Be Interview Ready

The five P's of interviewing are essential! Do you know that Proper Preparation Prevents Poor Presentation?

What’s your brand?

Getting ready for a transition? Looking to explore new paths? How do you get your best out there? Make a lasting impression that differentiates you from others and helps elevate your resume or LinkedIn profile to the top of a recruiter or admission officer’s list.

MBA Success

Are you thinking about an MBA?
The decision to apply to business school is both exhilarating and challenging! Explore ways to maximize your chances of success in the application process.

Manage Your Career Trajectory

Are you evaluating your next career steps?
Should you be looking for a significant career transformation or just looking for avenues to continue to grow and accelerate your path? We’re here to help!

Nine keys to a solid handshake

March 01, 2015

Nine keys to a solid handshake

"The quality of handshake was related to interviewer hiring recommendations... even after controlling for differences in candidate physical appearance and dress." University of Iowa Study

I still remember the best handshake of my life. A warm smile, hand confidently outstretched, exactly the right amount of pressure. It kicked off a great conversation.

However, seared more fully into my memory are the terrifying handshakes.  The one where I had to ice my hand from the bone-crushing pressure (there's no workers comp in recruiting, right?), the slimy grip, the funky finger trick where someone's index finger is on your wrist (cringe) and perhaps worst, the attempted hug/handshake/kiss combo that ends up feeling weird for everyone.  While being on the receiving end of any of the above was a little terrifying, it was more worrisome to imagine that I was delivering an odd handshake myself.

Years later, I met Cynthia Burnham, an expert in leadership presence who offered several great tips to developing a solid handshake.  Her book The Charisma Edge has loads of quick, helpful tips.  Note: we've taken the liberty of modifying them below to fit a more memorable mnemonic.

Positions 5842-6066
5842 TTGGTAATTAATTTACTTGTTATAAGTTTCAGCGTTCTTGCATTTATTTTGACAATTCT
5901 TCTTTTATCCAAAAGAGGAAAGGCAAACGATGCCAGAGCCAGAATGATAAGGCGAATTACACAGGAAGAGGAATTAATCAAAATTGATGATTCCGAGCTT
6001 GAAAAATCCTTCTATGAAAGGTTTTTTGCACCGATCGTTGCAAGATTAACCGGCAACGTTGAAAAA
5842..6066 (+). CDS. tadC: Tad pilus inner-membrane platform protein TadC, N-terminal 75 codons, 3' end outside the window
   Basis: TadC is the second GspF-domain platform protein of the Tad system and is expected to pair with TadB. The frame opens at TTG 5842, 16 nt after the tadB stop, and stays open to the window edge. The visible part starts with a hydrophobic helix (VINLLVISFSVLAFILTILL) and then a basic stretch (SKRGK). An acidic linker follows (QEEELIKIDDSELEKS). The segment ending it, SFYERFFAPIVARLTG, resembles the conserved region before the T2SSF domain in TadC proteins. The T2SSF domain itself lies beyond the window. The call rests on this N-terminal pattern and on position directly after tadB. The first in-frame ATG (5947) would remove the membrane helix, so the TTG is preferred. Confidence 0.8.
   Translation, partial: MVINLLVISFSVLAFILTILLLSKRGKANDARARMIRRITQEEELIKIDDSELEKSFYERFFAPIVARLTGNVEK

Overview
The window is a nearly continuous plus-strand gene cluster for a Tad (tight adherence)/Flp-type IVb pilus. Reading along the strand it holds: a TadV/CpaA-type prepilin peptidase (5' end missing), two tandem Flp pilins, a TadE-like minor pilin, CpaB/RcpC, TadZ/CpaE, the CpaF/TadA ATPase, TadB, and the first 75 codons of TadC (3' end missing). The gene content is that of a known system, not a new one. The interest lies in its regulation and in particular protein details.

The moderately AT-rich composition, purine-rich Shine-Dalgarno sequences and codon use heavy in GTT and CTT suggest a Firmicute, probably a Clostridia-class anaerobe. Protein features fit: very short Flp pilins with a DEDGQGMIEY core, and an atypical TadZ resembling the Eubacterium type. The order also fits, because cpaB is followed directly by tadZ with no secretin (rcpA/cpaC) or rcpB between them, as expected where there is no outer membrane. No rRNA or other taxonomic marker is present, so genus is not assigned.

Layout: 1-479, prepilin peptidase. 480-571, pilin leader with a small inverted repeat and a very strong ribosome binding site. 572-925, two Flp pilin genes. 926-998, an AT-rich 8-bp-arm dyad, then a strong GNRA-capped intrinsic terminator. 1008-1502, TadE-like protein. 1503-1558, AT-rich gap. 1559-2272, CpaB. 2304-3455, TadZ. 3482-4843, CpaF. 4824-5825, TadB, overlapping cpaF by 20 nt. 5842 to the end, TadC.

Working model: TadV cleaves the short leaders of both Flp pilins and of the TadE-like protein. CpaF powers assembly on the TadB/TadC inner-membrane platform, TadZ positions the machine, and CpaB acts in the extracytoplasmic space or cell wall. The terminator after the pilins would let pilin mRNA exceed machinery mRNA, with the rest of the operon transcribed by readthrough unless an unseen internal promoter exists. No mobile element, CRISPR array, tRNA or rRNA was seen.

• Hold your hand in an “L”: the L of your hand, the angle where your thumb and forefinger meet, should lock into the L of the other person’s hand, allowing you a complete grip, palm to palm, with your fingers wrapped around the other person’s hand.
  • Assess your own strength: practice, and ask more experienced people if your handshake is too weak or strong.
  • No slumping: AKA stand up straight.
  • Direct your eyes to theirs and smile: look at your partner’s face before you shake hands with them, not at their nametag, or worse, their hands.
  • Sustain eye contact: stay focused on your partner.
  • Have pockets, use them: cold or damp hands? Keep your hand in your pocket before shaking hands. Keep a handkerchief (a tissue may shred), which also comes in handy if you’ve just washed your hands. Sweaty palms? Consider spraying one hand with antiperspirant (non-stick or roll-on).
  • Avoid pain: if you’re doing a lot of hand shaking, avoid wearing rings on your right hand.
  • Keep it simple: no double handshakes, handshakes with elbow grabs, etc. Fancy handshakes can appear overly friendly. This holds for excessive pumping too, or holding onto someone’s hand well after they have loosened their grip.
  • Evaluate: ask others how you did and what you can improve.